Past editions

2024 - NeoMineX

NeoMineX is dedicated to cleaning wastewater and recycling metals. We believe in a circular economy and a world where metals will never be dumped into the environment anymore but rather be reused to supply the much-needed materials for the technology of tomorrow.

Technology has become part of our daily lives yet in order to use it we need more and more metals and in Europe 38 metals are classified as critical materials. Current mining practices are very unsustainable as they remove whole ecosystems and leave toxic tailings behind. A lot of companies have metals in their wastewater that can be used instead. NeoMineX solves two problems at once, first of all the wastewater gets decontaminated. This means that metals cannot get into the environment anymore where they can have negative effects on aquatic and terrestrial live as well as human health. Secondly, the metals can be reused, solving the problem of critical metals.

Our wiki is coming soon! 

2023 - YarroWCO

What we did is attempt to solve two problems at once. The first problem is that of waste cooking oil, a type of dangerous waste that is produced in huge quantities (in the billions of tonnes). 

Besides waste cooking oil, the second problem we’re trying to solve is the synthesis of steroid medicine (such as corticosteroids), which is still done through precursors because the actual medicine molecules are very difficult to synthesize chemically.

The yeast Yarrowia lipolytica marvellously solves both problems at once, as it is able to convert lipids from waste cooking oil into campesterol, a steroid medicine precursor. Because we have limited time, we actually focus on describing this pathway in theory while expressing bioemulsifiers in practice. These bioemulsifiers will help improve campesterol yield by promoting uptake of waste cooking oil. We also express bioemulsifiers in S. cerevisiae and E. coli to generate additional data. On the other hand, we also have an extensive dry lab project that involves, among others, optimisation of the campesterol production pathway and generation of a molecular switch. Finally, we promote awareness for the issue and set up a used oil collection point for KU Leuven students.

Click the logo below to see more information on their wiki!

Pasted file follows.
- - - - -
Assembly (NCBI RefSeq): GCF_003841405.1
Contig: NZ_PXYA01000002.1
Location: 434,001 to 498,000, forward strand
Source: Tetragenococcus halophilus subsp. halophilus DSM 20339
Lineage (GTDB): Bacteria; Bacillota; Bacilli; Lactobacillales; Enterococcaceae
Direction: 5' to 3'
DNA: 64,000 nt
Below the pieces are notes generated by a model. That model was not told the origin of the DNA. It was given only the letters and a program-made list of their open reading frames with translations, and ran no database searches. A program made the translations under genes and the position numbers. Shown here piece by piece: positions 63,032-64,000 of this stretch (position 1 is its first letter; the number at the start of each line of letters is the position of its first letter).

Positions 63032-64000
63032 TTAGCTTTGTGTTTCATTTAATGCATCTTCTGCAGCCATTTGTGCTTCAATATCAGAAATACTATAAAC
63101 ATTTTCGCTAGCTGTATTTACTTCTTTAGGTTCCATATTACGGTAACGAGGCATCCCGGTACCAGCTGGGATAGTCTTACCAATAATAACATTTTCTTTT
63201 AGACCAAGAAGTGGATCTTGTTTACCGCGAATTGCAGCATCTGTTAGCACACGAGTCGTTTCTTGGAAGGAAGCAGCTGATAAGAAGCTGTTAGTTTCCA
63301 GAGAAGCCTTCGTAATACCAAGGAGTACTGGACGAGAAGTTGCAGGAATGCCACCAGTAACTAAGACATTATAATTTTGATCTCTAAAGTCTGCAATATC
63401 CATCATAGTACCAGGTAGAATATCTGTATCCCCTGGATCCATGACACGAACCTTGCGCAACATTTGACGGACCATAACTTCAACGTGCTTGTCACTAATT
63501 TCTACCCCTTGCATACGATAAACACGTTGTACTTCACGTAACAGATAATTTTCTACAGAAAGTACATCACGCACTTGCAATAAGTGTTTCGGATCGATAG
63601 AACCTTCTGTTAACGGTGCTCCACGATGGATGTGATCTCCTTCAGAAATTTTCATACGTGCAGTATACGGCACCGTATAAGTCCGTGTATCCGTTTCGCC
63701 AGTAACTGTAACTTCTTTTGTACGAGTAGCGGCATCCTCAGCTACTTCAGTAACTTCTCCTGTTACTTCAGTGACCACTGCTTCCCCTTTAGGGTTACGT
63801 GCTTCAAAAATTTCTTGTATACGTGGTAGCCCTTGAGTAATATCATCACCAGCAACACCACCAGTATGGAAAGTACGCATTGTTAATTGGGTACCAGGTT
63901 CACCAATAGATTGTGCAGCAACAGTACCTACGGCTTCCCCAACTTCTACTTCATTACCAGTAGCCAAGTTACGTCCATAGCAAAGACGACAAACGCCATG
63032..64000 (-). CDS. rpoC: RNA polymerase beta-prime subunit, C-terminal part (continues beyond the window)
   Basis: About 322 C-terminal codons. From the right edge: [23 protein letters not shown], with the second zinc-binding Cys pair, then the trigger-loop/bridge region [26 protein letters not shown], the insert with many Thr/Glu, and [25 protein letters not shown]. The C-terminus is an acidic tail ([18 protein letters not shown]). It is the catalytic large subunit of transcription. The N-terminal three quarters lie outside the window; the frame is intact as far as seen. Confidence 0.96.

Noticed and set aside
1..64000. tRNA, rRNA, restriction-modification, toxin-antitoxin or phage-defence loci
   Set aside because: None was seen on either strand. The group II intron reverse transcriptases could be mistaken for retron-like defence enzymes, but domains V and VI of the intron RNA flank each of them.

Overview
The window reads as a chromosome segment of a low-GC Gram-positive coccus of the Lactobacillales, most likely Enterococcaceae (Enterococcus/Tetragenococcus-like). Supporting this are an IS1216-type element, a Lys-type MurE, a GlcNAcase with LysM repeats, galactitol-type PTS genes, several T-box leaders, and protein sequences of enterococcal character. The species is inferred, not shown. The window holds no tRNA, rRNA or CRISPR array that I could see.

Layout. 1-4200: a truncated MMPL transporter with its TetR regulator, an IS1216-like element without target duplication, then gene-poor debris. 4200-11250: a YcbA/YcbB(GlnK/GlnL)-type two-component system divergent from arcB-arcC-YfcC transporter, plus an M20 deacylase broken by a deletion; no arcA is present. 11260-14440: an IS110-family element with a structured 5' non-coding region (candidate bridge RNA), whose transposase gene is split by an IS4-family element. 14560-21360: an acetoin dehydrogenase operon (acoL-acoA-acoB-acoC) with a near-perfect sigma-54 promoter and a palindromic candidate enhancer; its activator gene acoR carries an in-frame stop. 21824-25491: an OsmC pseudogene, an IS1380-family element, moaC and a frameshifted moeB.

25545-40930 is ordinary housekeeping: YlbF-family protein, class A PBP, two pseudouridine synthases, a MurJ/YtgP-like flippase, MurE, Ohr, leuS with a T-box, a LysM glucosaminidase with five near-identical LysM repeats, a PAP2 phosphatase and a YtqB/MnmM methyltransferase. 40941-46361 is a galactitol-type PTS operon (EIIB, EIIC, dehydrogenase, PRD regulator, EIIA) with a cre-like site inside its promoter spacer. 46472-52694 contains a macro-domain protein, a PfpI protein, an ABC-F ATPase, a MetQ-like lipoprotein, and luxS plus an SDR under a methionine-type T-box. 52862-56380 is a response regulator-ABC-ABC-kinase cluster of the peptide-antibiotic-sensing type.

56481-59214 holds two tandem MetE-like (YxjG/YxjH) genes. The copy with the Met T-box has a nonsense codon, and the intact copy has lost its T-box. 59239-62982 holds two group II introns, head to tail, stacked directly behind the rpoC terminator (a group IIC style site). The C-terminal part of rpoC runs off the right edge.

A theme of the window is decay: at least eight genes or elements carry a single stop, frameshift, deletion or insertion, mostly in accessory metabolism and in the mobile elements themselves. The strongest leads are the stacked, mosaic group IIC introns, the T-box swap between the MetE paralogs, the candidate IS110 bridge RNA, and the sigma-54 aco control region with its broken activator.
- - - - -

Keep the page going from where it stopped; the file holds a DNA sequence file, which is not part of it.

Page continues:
2022 - SenSkill

This project aimed to facilitate the treatment of CRC by creating a bacterial biosensor that immediately transcribes a drug when colorectal cancer is detected. The biosensor would be administered easily via a pill. Their proof of concept was twofold: develop a concentration dependent response system and implement a killswitch. The response system is to identify and locate a CRC tumor, and the killswitch is needed to not allow genetically engineered bacteria to spread freely in the environment once it leaves the body.

This team chose their project with the intention of helping with local problems while choosing a field they were passionate about. After looking through the main health related problems in Belgium, this team considered biomedical and environmental applications. After countless evenings of brainstorming, the team agreed that a biomedical application would be more interesting for all the team members. No matter the field or the nationality, the desire of improving (and possibly saving) lifes brought them together and pushed them forward.

Visit their wiki here.

2021 - BLADEN

Due to climate change, local conditions around the world are changing rapidly. The weather is becoming more unpredictable with large and sudden deviations from stable local conditions. The effects of climate change have a particularly large impact on agriculture and farmers must adapt their crops to these new conditions. Plants are versatile organisms that have an extensive secondary metabolism that allows them to respond to biotic and abiotic stresses, but they cannot adapt and evolve at the same pace as the climate is changing, at least not through classical breeding techniques or on their own.

Team BLADEN tried to circumvent this by developing a semi-rational design method for GMO crop engineering — they were going as far as only needing sequence data and very approximate structures of the proteins that are being targeted. The goal was to evolve and improve plants at a faster pace through this semi-rational design using Continuous Directed Evolution (CDE).

Visit their wiki here.

2019 - Ocyano

With Ocyano, the 2019 KU Leuven team is exploring the use of cyanobacteria as a means of photosynthetic biomanufacturing. Global resource depletion poses a threat to our society, creating a strong demand for durable and sustainable solutions within the industry. Inspired by The Sustainable Development Goals, a collection of 17 goals set by the UN towards a more sustainable future by 2030, the team has decided to focus their efforts on Goal 12: Responsible Consumption & Production: “Doing more and better with less.”.

Read the full project description on the team's Wiki here.

2017 - HEKcite

The 2017 team genetically modified Human Embryonic Kidney (HEK) cell  to create a steady rhythm using three ion channels. The pace of their biosensor was influenced by varying concentrations of biological effectors, aimed to establish a new way of therapeutic drug monitoring. For this novel idea, the team won the “Best New Application” award.

Learn more about their project on the team's Wiki here.

2015 - Spot E.shape

KU Leuven’s iGEM team of 2015 chose to engage in a project on the regulatory mechanisms of motif formation. They engineered bacteria that were able to communicate and influence each other’s behavior resulting in the assembly of predictable visible patterns. The team won a gold medal and the "Interlab Study Award".

Learn more about their project on the team's Wiki here.